TorchDynamo Deep Dive

Before you read this section, read torch.compiler.

TorchDynamo is a Python-level Just-In-Time (JIT) compiler designed to make unmodified PyTorch programs faster. TorchDynamo hooks into the frame evaluation API in CPython (PEP 523) to dynamically modify Python bytecode right before it is executed. It rewrites Python bytecode to extract sequences of PyTorch operations into an FX Graph which is then compiled with a customizable backend. It creates this FX Graph through bytecode analysis and is designed to mix Python execution with compiled backends to get the best of both worlds — usability and performance.

TorchDynamo makes it easy to experiment with different compiler backends to make PyTorch code faster with a single line decorator torch._dynamo.optimize() which is wrapped for convenience by torch.compile()

The following diagram demonstrates how PyTorch works with torch.compile and without it:


TorchInductor is one of the backends supported by TorchDynamo Graph into Triton for GPUs or C++/OpenMP for CPUs. We have a training performance dashboard that provides performance comparison for different training backends. You can read more in the TorchInductor post on PyTorch dev-discuss.

For an in-depth overview, read the sections below, watch the deep-dive video, and check out the dev-discuss topics.

TorchDynamo Internals

Author: Jason Ansel and Kaichao You

This section will go over some of the TorchDynamo internals and will demonstrate how TorchDynamo works under the hood.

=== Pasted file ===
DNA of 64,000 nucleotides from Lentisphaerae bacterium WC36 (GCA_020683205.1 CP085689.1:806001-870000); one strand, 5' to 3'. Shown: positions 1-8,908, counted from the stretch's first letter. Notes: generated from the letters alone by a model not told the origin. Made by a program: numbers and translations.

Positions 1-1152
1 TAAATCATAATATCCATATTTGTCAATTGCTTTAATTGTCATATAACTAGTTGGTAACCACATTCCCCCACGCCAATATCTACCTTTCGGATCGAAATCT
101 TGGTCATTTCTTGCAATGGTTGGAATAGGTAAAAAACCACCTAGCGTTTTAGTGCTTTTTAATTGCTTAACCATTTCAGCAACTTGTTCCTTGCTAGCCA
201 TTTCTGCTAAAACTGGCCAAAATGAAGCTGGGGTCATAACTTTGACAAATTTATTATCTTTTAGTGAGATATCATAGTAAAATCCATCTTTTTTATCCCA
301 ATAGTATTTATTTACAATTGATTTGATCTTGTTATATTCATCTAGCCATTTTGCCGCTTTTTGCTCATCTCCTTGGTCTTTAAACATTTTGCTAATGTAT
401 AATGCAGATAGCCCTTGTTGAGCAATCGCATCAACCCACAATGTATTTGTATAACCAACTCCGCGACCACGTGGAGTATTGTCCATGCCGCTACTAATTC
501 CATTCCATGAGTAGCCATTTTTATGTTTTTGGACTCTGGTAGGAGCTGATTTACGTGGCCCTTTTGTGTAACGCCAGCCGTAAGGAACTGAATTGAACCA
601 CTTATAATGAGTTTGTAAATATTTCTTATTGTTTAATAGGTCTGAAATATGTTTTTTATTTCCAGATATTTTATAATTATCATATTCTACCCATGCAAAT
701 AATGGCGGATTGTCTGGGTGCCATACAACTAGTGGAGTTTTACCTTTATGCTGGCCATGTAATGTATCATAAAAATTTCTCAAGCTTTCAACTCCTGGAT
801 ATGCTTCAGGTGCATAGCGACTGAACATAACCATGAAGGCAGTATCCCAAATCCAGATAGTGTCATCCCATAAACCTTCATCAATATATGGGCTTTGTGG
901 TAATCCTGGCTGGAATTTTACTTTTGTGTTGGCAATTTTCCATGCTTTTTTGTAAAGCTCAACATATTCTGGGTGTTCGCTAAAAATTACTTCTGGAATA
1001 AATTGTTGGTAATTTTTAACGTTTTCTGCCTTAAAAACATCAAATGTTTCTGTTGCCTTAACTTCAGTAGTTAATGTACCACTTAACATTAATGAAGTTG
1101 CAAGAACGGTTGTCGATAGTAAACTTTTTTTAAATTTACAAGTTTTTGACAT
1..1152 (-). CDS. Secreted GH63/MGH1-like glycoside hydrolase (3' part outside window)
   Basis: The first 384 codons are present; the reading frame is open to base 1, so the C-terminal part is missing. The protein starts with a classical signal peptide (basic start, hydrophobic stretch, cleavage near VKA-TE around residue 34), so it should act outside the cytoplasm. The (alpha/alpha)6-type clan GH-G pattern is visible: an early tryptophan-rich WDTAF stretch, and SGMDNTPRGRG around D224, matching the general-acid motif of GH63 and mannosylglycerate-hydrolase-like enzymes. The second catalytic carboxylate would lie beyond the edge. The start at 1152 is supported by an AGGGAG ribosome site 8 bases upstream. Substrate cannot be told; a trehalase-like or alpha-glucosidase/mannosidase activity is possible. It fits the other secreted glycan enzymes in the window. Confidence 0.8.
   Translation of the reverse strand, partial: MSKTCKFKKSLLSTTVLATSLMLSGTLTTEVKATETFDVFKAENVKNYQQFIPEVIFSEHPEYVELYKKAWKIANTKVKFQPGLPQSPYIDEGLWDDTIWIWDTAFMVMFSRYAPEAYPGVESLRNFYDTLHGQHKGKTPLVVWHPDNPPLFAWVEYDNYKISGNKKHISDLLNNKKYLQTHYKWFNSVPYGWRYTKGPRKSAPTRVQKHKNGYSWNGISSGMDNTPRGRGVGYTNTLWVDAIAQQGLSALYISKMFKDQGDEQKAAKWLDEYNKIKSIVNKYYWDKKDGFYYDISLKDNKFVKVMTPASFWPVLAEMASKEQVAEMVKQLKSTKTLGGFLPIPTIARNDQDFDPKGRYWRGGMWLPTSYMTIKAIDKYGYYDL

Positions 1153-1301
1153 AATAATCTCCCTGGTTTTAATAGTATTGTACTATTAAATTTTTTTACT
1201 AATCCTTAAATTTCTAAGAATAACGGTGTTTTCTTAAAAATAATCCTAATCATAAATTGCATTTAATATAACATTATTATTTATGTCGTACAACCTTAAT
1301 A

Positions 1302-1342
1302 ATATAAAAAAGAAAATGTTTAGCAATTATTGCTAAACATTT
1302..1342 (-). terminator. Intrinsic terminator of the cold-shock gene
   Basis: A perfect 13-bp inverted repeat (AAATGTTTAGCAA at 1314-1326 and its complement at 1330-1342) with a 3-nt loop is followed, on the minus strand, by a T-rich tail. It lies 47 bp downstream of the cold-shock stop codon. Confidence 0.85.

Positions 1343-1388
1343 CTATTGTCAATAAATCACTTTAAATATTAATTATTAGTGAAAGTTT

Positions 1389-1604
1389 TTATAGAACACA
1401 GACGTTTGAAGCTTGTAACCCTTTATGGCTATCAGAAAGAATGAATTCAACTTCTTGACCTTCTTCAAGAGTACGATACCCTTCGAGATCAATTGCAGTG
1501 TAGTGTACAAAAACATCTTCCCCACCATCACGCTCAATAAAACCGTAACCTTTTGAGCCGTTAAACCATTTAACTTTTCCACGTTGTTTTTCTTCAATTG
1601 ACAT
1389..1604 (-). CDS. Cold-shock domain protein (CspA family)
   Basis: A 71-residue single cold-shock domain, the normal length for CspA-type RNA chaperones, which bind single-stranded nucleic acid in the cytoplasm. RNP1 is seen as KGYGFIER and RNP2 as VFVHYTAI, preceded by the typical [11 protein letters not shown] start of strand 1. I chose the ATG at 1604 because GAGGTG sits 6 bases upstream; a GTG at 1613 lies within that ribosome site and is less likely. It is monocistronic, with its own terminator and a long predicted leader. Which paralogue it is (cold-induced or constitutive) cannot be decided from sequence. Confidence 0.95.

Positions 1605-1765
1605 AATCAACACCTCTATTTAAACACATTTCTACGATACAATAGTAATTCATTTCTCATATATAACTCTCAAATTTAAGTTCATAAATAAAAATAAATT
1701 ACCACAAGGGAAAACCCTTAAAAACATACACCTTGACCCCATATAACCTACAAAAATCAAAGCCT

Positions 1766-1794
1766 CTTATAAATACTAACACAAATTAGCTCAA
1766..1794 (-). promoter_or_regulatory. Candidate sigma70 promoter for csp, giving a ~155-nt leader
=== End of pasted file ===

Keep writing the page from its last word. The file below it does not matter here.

What is a guard?

TorchDynamo operates just-in-time and specializes graphs based on dynamic properties. Below is a basic example of how to use TorchDynamo. One can decorate a function or a method using torchdynamo.optimize to enable TorchDynamo optimization:

from typing import List
import torch
from torch import _dynamo as torchdynamo
def my_compiler(gm: torch.fx.GraphModule, example_inputs: List[torch.Tensor]):
    print("my_compiler() called with FX graph:")
    return gm.forward  # return a python callable

def toy_example(a, b):
    x = a / (torch.abs(a) + 1)
    if b.sum() < 0:
        b = b * -1
    return x * b
for _ in range(100):
    toy_example(torch.randn(10), torch.randn(10))

For example, the first graph above has the following guards:

 - local 'a' TENSOR_MATCH
 - local 'b' TENSOR_MATCH
 - global 'torch' FUNCTION_MATCH

If any of those guards fail, the graph will be recaptured and recompiled. The interesting guard type there is TENSOR_MATCH, which checks the following torch.Tensor properties:

  • Python class of the tensor (tensor subclassing, etc)

  • dtype

  • device

  • requires_grad

  • dispatch_key (with thread-local includes/excludes applied)

  • ndim

  • sizes*

  • strides*

The full specialization mode allows the backend compiler to assume an entirely static graph. Unfortunately, most backends require this. Operators which return dynamic shapes will trigger a graph break when not in dynamic shape mode.

What is Dynamo doing?

If you want to understand better what TorchDynamo is doing, you can set:

import torch._dynamo.config
import logging

torch._dynamo.config.log_level = logging.INFO
torch._dynamo.config.output_code = True